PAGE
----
I respectfully disagree on all three points.

I. Impeachment

I fail to understand how it could be conceivably argued that defense counsel was here attempting to impeach this witness. He made clear in his offer of proof that he hoped never to be in a position of having to impeach Mrs. Froney, who was the only eye witness to the brutal murder of her husband, and who had herself been a victim to this atrocity. This offer of proof, coupled with the substance and nature of the questions asked, reflect a trial strategy which abhorred impeachment. On direct examination, Mrs. Froney had answered, "I do not know" and "I do not remember" to several questions to which she had given definitive and potentially favorable replies when questioned by the investigating officer, and which replies the defense counsel now held in his hand by way of a transcription of the initial interview. To call this impeachment is in effect to abolish the distinction between impeachment on the one hand and to refresh recollection on the other, and that this Court has always recognized a valid distinction is too clear to warrant further discussion.

II. Refreshed Recollection

The majority opinion states: "If defense counsel's contention that he was not trying to impeach Mrs. Froney but only trying to refresh her recollection be accepted, the court was yet justified in sustaining the objection."

The opinion then quotes from Judge McElroy's Law of Evidence in Alabama, which prescribes certain conditions as prerequisites to admissibility, and the Court concludes these prerequisites were not here met. The quote from McElroy is taken out of context and fails to recognize the distinction between present recollection recalled and past recollection recorded. Wigmore on Evidence (Vol. 3, Chap. 28), with which McElroy agrees, delineates the two thusly:

"At the outset an important distinction is met between that present actual recollection which a witness on the stand may ordinarily be expected to exhibit (called here present recollection), and that recollection which once existed, but now, having irrevocably vanished, depends on artificial preservation (called here past recollection). The use of the latter sort was for a time little recognized, and is even now often confused with the use of a present recollection."

In the case of present recollection, it must be remembered that we are dealing *716 with primary evidence. It is the witness's present recall, aided simply by some previously written memorandum. By the use of some previously recorded data the witness is saying, "This refreshes my recollection so that now, independent of the writing, I have a present recollection of the matter." In the second situation the witness is saying, "There was a time shortly after the incident when I did remember certain of the facts and details, but I do not now, even after looking at and reviewing what was then written down, remember of my independent recollection what occurred." In this latter case, the document itself, as secondary evidence, may be admissible with certain safeguards designed to insure the document's reliability, i.e., that it was either written by a particular person, or was seen being recorded by that person, or testimony as to its validity by the person who did record it. The necessity of the safeguards for reliability in the case of secondary evidence (past recollection recorded) does not obtain in the case of primary evidence (present recollection recalled).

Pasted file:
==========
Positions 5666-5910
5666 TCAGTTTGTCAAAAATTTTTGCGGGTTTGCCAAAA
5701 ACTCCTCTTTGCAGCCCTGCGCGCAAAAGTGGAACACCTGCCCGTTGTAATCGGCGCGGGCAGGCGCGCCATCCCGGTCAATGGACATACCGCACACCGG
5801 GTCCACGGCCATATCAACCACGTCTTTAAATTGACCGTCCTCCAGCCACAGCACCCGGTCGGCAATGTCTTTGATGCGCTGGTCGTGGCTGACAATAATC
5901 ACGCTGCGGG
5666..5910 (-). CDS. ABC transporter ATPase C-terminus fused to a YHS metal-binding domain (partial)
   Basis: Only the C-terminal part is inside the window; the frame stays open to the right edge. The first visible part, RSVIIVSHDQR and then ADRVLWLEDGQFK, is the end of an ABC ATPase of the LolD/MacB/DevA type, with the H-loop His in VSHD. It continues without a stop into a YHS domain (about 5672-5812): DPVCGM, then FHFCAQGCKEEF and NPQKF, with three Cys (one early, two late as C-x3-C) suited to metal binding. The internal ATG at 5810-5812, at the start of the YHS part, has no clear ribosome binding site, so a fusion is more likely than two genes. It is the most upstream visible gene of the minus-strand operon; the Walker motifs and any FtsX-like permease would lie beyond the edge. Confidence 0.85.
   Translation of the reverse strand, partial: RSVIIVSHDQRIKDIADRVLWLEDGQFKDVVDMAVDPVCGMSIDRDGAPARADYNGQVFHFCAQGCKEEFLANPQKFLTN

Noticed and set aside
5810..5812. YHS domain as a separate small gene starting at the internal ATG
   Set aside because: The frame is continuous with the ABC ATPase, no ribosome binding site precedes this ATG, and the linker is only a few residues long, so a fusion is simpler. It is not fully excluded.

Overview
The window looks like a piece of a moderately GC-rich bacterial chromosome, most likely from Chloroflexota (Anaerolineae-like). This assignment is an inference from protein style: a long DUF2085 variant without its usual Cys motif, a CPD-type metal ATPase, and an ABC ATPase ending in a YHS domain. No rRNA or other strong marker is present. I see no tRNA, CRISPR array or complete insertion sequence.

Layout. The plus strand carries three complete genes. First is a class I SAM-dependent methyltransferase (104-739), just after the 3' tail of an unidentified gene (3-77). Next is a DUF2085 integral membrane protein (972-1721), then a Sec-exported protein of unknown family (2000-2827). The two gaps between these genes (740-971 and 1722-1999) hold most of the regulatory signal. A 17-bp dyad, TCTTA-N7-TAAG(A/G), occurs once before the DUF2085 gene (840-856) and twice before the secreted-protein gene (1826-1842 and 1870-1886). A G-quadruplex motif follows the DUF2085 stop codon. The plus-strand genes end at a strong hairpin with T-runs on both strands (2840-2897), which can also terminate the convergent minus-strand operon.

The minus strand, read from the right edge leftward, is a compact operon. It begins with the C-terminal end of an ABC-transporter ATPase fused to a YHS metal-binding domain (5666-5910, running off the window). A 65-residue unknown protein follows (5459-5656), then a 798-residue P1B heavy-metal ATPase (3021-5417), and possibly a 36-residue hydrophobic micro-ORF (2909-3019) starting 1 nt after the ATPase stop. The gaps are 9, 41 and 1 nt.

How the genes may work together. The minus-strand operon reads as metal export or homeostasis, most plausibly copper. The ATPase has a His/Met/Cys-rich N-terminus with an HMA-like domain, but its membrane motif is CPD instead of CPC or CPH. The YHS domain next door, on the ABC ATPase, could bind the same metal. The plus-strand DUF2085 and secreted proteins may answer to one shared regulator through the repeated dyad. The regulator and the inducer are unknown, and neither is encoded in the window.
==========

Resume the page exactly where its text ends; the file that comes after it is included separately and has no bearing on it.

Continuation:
We are here dealing with a primary evidence issue only. Counsel for defendant, in cross-examining Mrs. Froney, was in nowise attempting to introduce the transcription of her earlier interview. He was, instead, seeking to refresh her present recollection of the events in question. Conceivably, if the attempt to refresh her recollection had failed and if she persisted, after reviewing her former statement, that her recollection had not been refreshed and that she continued not to remember,[1] then the past recollection recorded rule may have been invoked. In that event, the written statement would have been admissible as secondary evidence only if the conditions requisite to its introduction were properly proved. Alternatively, the witness might also have testified, when counsel sought to refresh her recollection, that she did not at the time of the interview make the statements which appeared in the transcription. In that event, counsel could have electedwith the proper predicate, of courseto impeach the witness. Neither of the latter two situations ever occurred.

This is not a new or novel distinction or one without practical or logical basis. Chief Justice Stone, in his celebrated opinion of Acklen's Executor v. Hickman, 63 Ala. 494 (1879), set out the rule:

"The law recognizes the right of a witness to consult memoranda in aid of his recollection, under two conditions: First, when, after examining a memorandum made by himself, or known and recognized by him as stating the facts truly, his memory is thereby so refreshed that he can testify, as matter of independent recollection, to facts pertinent to the issue. In cases of this class, the witness testifies to what he asserts are facts within his own knowledge; and the only distinquishing difference between testimony thus given, and ordinary evidence of facts, is that the witness, by invoking the assistance of the memorandum, admits that, without such assistance, his recollection of the transaction he testifies to, had become more or less obscured. In cases falling within this class, the memorandum is not thereby made evidence in the cause, and its contents are not made known to the jury, unless opposing counsel call out the same on cross-examination. This he may do, for the purpose of testing its sufficiency to revive a faded or fading recollection, if for no other reason. "In the second class are embraced cases in which the witness, after examining the memorandum, can not testify to an *717 existing knowledge of the fact, independent of the memorandum. In other words, cases in which the memorandum fails to refresh and revive the recollection, and thus constitute it present knowledge. If the evidence of knowledge proceed no further than this, neither the memorandum, nor the testimony of the witness, can go before the jury. If, however, the witness go further, and testify that, at or about the time the memorandum was made, he knew its contents, and knew them to be true, this legalizes and lets in both the testimony of the witness and the memorandum. The two are the equivalent of a present, positive statement of the witness, affirming the truth of the contents of the memorandum."